Letter: Bias crimes bill overdue



For far too long, Indiana has been among a short list of states that have not made the appropriate and essential move of legislating a legitimate bias crimes bill. We have communities full of all kinds of people with varied backgrounds that all share the same commonality of wanting to live peacefully while raising families and contributing to the communities that we love without the fear of being attacked, or worse, simply because of who we are or what we believe in. At the very least, we want a law that gives our judicial system the ability to deter and aggressively punish those who would intimidate, do harm, or even kill anyone based on one’s race or sexual orientation or religious belief. People should not have to live with the fear of potentially being harmed just because of what makes them who they are.

 Our legislators have dodged and dismissed this issue for years, but why? I have said this before, and I maintain this: The representatives that do not support a full-throated hate crimes bill send the message that the most vulnerable and susceptible to hate crimes do not matter. It is like those segments of our citizenry do not exist, or the plight against them is just made up. Just like many other areas of our country, Indiana has a history of racism and intimidation that has spanned from the birth of our statehood to this year. The Ku Klux Klan of Indiana was thought to be the strongest and most powerful sects of the national organization in the 1920s. They terrorized African-Americans, Jews and Catholics. In 2018, we witnessed Nazi-intimidating vandalism of a Jewish synagogue in Carmel. When certain groups of people see nooses hanging or swastikas plastered in plain sight, particular feelings of fear and subjugation are conjured up within those people. Can you imagine living through moments like that? The truth is there are members of our communities who live through moments like that at different levels almost daily.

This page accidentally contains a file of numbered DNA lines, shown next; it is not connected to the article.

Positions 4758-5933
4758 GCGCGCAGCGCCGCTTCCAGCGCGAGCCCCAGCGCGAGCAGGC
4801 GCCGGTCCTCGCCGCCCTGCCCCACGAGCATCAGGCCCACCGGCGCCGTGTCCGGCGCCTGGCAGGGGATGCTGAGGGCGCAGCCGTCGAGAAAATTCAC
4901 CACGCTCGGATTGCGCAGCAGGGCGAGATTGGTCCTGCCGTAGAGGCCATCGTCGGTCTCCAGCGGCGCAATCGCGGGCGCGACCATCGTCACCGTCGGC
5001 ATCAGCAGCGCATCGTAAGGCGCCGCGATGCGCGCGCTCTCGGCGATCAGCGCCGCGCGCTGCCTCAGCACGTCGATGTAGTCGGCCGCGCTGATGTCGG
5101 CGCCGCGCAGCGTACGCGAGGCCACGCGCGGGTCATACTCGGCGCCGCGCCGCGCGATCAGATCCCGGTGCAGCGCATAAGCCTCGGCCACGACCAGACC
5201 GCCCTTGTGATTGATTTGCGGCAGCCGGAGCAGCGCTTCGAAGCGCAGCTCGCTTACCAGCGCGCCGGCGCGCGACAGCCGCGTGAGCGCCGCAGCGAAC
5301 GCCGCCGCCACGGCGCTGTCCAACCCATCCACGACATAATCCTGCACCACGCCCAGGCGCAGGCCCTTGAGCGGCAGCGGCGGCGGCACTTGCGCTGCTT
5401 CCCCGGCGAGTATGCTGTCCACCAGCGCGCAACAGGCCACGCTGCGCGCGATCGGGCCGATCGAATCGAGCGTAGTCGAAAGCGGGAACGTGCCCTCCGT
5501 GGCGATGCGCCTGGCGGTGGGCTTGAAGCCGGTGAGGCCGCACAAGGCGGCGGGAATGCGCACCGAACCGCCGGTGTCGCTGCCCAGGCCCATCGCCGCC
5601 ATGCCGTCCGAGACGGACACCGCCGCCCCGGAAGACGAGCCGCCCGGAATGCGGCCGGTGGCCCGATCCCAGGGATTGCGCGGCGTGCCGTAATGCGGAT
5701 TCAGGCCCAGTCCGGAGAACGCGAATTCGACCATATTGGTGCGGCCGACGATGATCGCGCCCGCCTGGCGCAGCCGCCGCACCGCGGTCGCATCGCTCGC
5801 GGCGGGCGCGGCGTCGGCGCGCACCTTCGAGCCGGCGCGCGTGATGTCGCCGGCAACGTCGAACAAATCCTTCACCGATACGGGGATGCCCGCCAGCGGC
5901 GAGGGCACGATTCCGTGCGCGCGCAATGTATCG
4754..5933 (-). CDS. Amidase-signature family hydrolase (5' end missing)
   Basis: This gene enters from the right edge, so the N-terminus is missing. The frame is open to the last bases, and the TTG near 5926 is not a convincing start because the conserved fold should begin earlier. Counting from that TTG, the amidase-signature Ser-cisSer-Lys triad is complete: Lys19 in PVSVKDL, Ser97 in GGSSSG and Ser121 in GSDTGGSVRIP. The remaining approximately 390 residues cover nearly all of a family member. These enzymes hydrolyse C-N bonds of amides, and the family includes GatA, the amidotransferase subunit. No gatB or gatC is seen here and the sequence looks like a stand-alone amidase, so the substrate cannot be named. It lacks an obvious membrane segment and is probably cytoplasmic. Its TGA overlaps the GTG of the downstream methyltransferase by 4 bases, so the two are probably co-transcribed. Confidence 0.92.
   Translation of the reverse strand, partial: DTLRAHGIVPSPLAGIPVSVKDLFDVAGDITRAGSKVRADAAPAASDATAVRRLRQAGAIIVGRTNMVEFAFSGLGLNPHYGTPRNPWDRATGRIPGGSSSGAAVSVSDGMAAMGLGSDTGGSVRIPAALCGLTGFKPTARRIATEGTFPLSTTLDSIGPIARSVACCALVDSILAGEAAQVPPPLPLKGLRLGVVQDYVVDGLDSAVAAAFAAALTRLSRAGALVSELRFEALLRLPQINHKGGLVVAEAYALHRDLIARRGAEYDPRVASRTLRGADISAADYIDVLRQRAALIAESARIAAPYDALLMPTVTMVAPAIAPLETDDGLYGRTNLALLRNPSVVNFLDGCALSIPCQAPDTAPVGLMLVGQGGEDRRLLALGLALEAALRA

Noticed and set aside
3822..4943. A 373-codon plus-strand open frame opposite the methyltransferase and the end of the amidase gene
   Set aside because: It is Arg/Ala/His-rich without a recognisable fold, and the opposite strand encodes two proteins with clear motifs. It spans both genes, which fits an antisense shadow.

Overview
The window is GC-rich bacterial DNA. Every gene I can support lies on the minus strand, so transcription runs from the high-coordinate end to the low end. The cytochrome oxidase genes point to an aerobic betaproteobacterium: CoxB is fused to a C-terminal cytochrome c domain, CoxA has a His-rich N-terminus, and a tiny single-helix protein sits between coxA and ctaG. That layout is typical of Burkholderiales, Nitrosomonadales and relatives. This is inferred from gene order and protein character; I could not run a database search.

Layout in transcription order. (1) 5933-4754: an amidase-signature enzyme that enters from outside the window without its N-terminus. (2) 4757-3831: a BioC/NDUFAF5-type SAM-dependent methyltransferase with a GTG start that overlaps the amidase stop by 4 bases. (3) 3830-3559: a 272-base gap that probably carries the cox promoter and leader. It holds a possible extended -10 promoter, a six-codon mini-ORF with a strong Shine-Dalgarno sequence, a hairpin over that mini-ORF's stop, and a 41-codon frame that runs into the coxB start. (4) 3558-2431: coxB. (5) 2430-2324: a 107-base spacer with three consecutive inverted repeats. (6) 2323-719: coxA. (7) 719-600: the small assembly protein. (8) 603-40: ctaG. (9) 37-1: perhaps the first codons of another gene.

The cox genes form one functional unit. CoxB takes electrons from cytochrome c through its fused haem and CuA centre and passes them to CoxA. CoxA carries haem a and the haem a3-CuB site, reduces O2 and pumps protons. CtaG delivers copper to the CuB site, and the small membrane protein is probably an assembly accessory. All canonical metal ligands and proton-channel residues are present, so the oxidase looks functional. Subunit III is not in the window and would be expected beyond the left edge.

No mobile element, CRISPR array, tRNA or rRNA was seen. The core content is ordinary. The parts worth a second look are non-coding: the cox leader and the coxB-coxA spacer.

Those feelings are real, not made up. The groups that experience those feelings do matter. Not recognizing that goes against who we are. Hoosiers pride themselves as being accepting of others. We look out for each other, try to help one another and want peaceful neighborhoods where we all can raise our families. Our communities value diversity and inclusion; we need our legislature to do the same thing. Indiana suffers when we do not promote these values. Our businesses are hindered in recruiting. Indiana universities may start to see their enrollments of non-resident students drop. The state that boasts that it is the “crossroads of America” and is always actively courting major conventions and sporting events and major international companies to call Indiana home should do everything that it can to make every person who lives or visits here feel safe.

We all matter, but, unfortunately, there are negative forces that have infiltrated our society that target specific groups. These specific groups need meaningful legislative protection from hatred and bias crimes. Our nation has made strides but not every jurisdiction has made the worthwhile step of bias-crimes protection. Indiana remains one of those on that shameful and short list. We deserve better and this type of legislation is sorely overdue. We can do better.

Ronnie Saunders, Westfield


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